Architect of Aeons, by John C. Wright - The fourth book of the Count to the Eschaton sequence wakes Menelaus Montrose and Ximen Del Azarchel after the invading Hyades civilization collects the peoples of Earth, sending their captives to forcibly colonize worlds. To ensure the survival of the colonists and Man as a collection of species, they must speed the growth of the AI construct inside Jupiter and risk enslaving the worlds of Man to the Jupiter Brain. This is ambitious space opera on a galactic scale across millennia of time. Read. This. Series.
Battle Cruiser, by B. V. Larson - Larson has been crowned as one of the Big Three of Indie Mil SF, outselling many of legacy publishing's mil sf masters. Battle Cruiser instead is a space opera with a hero in the military instead of the military as hero of most mil SF. It is a decent beach read and an improvement over his Star Force series.
Comes the Destroyer, by David vanDyke - The tenth book in the Plagues Wars series is probably the wrong place to introduce people to it as the series constantly changes genres, starting as a bioterror tale that goes post-apocalyptic and then full-bore mil-sf in the vein of John Ringo's Legacy of the Aldenata. While I enjoyed the earlier bioterror and post-apocalypse entries more, vanDyke crafts a page-turner that kept my interest, and I want to find out how the series ends. And there's five more books and at least one more genre shift to go...
Set to Kill by Declan Finn - At times both a love letter and a Dear John letter to convention fandom, Set to Kill brings a Ringoesque hypercompetent
Swan Knight's Son, by John C. Wright - As it is the December Puppy of the Month, keep an eye on the Puppy of the Month Club blog for my thoughts. I will say that I found it to be a quick read and a worthy addition to Wright's growing bibliography.
Thief of Time, by Terry Pratchett - I loved reading this when it first came out, and the radio play with Harlan Ellison as Wen the Eternally Surprised is still one of my favorite audiobooks. However, during this read through, I found a hollowness to Pratchett's work that I failed to notice when Discworld was a bigger part of my reading life. The scaffold marks on the humor and plot are more evident this time around, and much of the action is anti-heroic in nature. Susan now gets old fast, and is only a dye job and problem glasses away from a modern internet scold. However, the best part of the book is still the Monks of Time, aka the Men in Saffron.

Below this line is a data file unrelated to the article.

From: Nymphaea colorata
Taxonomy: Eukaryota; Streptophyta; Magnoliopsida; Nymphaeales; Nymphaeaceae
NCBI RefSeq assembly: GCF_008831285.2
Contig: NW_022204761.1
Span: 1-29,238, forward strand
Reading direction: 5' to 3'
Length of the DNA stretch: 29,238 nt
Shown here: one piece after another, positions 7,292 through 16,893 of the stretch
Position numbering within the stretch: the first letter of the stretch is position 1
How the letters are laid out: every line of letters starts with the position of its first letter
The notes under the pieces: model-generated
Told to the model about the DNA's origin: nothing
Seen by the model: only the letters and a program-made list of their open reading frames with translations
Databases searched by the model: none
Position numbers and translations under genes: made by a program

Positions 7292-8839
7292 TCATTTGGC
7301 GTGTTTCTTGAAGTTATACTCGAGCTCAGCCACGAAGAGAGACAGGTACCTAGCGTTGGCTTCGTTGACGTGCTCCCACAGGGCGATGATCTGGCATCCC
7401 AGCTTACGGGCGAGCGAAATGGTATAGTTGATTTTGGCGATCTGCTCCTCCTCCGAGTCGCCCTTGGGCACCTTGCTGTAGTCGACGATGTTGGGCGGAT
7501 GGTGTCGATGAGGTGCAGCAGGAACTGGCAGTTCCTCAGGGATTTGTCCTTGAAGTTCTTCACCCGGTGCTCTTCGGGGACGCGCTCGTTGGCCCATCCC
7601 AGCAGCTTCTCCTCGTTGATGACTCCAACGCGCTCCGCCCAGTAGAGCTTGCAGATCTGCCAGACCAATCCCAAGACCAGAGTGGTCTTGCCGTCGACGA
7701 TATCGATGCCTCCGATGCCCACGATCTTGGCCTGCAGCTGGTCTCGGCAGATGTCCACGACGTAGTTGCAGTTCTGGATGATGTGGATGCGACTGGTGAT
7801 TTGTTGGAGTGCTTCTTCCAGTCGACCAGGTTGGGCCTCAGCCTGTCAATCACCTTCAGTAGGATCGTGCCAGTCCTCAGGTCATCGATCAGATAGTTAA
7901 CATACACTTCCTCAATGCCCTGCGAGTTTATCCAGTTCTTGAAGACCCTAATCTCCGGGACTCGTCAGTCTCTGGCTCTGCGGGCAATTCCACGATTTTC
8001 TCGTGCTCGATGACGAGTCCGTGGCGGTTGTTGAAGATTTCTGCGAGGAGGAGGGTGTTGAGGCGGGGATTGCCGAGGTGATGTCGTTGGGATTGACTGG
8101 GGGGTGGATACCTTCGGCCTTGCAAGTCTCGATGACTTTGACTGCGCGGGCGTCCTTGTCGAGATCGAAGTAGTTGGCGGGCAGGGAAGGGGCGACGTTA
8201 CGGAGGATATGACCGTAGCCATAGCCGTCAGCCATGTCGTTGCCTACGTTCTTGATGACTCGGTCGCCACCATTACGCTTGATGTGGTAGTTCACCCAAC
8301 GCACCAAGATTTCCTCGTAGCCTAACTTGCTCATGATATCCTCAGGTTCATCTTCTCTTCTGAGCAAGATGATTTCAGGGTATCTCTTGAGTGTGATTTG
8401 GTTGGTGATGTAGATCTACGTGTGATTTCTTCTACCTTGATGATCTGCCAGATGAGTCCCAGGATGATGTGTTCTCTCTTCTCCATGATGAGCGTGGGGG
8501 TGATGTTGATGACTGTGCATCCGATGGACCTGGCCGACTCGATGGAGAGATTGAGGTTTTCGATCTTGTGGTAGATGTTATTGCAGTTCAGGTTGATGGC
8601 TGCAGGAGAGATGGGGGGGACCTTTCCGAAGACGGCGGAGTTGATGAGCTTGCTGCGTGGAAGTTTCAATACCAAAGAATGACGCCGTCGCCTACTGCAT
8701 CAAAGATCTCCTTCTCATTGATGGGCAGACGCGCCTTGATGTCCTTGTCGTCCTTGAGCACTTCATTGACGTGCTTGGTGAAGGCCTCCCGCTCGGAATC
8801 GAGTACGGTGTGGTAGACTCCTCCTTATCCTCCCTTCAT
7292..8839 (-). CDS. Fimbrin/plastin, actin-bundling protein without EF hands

Thune's Vision, by Schuyler Hernstrom - This is a collection of sword and sorcery stories that I heartily recommend to readers wanting a fun read and writers who want to learn their craft. As it was the November Puppy of the Month, Frisky Pagan, Jon, and I all wrote in depth on it here.
The Vindication of Man, by John C. Wright - The fifth book in the Count to the Eschaton, it starts with Rania's imminent return from the M3 globular cluster and the liberation of Man from service to the Hyades cluster. John C. Wright then throws a toolbox full of wrenches into the mix, shaking up the concepts of reality that Menelaus and Ximen used to steer history by. It sags in the beginning as the stage is set on the planet Torment, but takes off like a roller-coaster as soon as the ornery Texan comes out of hiding.
Who Fears the Devil?, by Manly Wade Wellman - Probably my favorite collection of Appendix N stories, this features John the Balladeer who walks through Appalachia with his silver-stringed guitar, collecting folk songs and stories from the people he meets and squaring off against the witch men, haints, and haunts that afflict them. Fans of D&D will see an inspiration for the Bard class, while fans of weird tales will find mountain men and women, as well as their beliefs and traditions, treated with respect instead of the sneering at hillbillies more commonly seen in the publishing industry. Potentially a future Puppy of the Month.